Tax Tip – Self Managed Super Fund

Managing Senior Accountant - Chesterton Accounting

Monthly tax tip:

A superannuation fund pays a set rate of 15% income tax on taxable income earned. Making personal super contributions (before-tax) can save money and make a great tax deduction if you personally pay more than 15% tax on your income. The contribution caps for this financial year are $27,500 per member for before-tax contributions (tax-deductible) and $110,000 per member for after-tax contributions. If you operate an SMSF then you have greater control of what you invest in. You can choose to invest in assets using your SMSF instead of investing in your personal name to save even more tax on the income earned. An example of a great tax strategy for a small business owner paying more than 15% tax is listed below. If you are interested in learning more about SMSF’s or investing in super, then please contact our office. We also recommend discussing your investments and strategy with a financial adviser before investing in anything new.

Example – Kevin Smith runs a successful business in a company entity and pays an annual salary to himself. The commercial offices that the company leases have just come up for sale and he would like to purchase them but is considering which entity will own the property. Table below shows three different scenarios.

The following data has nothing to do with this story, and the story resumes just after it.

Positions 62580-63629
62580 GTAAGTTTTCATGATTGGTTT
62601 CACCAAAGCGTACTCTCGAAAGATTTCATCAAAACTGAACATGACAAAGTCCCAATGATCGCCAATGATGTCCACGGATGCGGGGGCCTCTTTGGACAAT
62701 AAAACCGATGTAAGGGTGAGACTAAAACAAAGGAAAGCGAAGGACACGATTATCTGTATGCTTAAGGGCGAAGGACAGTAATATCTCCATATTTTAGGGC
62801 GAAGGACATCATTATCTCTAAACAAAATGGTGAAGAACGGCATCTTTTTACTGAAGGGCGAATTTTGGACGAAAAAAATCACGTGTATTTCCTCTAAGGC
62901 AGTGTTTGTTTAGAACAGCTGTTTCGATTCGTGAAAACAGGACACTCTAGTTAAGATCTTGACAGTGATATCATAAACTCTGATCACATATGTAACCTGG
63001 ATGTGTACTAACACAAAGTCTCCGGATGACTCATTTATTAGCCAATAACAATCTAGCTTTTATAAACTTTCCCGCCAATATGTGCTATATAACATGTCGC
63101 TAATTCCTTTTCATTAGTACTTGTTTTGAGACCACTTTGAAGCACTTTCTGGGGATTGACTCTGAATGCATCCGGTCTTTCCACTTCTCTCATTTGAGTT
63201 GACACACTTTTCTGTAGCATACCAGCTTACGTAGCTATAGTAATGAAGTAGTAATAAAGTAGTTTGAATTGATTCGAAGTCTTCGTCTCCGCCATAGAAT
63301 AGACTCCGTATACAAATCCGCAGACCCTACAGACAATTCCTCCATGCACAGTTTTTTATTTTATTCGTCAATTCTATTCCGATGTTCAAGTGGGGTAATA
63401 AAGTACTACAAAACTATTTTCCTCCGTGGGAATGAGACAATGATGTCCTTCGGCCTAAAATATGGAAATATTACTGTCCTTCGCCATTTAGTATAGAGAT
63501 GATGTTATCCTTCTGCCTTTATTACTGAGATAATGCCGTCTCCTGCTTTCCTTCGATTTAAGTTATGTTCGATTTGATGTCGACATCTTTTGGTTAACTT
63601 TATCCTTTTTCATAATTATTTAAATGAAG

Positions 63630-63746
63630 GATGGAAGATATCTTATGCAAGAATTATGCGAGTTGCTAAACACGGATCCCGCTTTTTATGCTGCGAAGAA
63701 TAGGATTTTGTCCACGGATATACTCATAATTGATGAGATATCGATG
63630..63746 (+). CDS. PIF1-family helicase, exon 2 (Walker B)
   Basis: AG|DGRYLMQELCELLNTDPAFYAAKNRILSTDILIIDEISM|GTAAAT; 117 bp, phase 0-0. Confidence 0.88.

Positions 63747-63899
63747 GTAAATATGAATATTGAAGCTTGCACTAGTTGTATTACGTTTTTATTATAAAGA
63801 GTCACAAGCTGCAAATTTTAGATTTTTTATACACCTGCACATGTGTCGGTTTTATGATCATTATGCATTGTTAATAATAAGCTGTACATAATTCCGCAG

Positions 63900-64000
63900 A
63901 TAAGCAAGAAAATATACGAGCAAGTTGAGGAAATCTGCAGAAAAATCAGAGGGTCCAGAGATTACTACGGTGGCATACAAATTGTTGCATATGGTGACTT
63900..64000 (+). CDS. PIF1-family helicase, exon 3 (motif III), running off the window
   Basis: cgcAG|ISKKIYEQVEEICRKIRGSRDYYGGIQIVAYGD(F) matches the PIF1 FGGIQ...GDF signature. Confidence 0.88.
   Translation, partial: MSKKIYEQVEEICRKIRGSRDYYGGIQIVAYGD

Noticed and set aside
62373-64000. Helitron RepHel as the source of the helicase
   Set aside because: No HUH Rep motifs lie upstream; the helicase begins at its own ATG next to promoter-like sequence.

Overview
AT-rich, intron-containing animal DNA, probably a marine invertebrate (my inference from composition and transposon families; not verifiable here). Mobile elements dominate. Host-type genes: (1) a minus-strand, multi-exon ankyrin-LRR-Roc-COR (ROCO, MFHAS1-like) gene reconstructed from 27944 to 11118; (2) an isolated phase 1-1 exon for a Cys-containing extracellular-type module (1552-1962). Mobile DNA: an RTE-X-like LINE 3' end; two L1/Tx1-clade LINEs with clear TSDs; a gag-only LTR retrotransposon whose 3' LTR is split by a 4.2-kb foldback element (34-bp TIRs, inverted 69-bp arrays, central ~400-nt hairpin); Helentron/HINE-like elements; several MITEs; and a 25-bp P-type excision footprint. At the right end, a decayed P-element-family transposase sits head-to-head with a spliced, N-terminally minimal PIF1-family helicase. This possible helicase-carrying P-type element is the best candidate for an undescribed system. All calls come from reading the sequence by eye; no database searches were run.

Scenario 1 – Kevin purchases the offices Scenario 2 – the company purchases the offices Scenario 3 – the superfund purchases the offices
Individual – Kevin Smith Annual salary = $100,000.

Purchases commercial property, leases to company, and earns net rent of $26,000.

Taxable income is $126,000.

Income tax = $31,687.

Tax rate is 25.15%.

 

Annual salary = $100,000.

Income tax = $22,967.

Tax rate is 22.97%.

 

Annual salary = $100,000.

Income tax = $22,967.

Tax rate is 22.97%.

 

Company – Smith & Co. Pty Ltd Annual profits = $200,000.

Lease deductions = $36,000

Taxable income is $164,000

Company tax = $42,640

Tax rate is 26%.

Annual profits = $200,000.

Property deductions = $10,000

Taxable income is $190,000

Company tax = $49,400

Tax rate is 26%.

Annual profits = $200,000.

Lease deductions = $36,000

Taxable income is $164,000

Company tax = $42,640

Tax rate is 26%.

SMSF – Smith Superfund N/A – not established under this scenario. N/A – not established under this scenario. Net rental income = $26,000

Income tax = $3,900

Tax rate is 15%.

Total tax liability $74,327 $72,367 $69,507

 

The clear winner is scenario three which shows a total tax savings of $4,820 annually. This comes up to a total saving of $96,400 over a twenty-year period. Kevin can also choose to make extra before-tax contributions to save even more tax as he personally pays 7-8% more of tax on income than the superfund entity.

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Managing Senior Accountant - Chesterton Accounting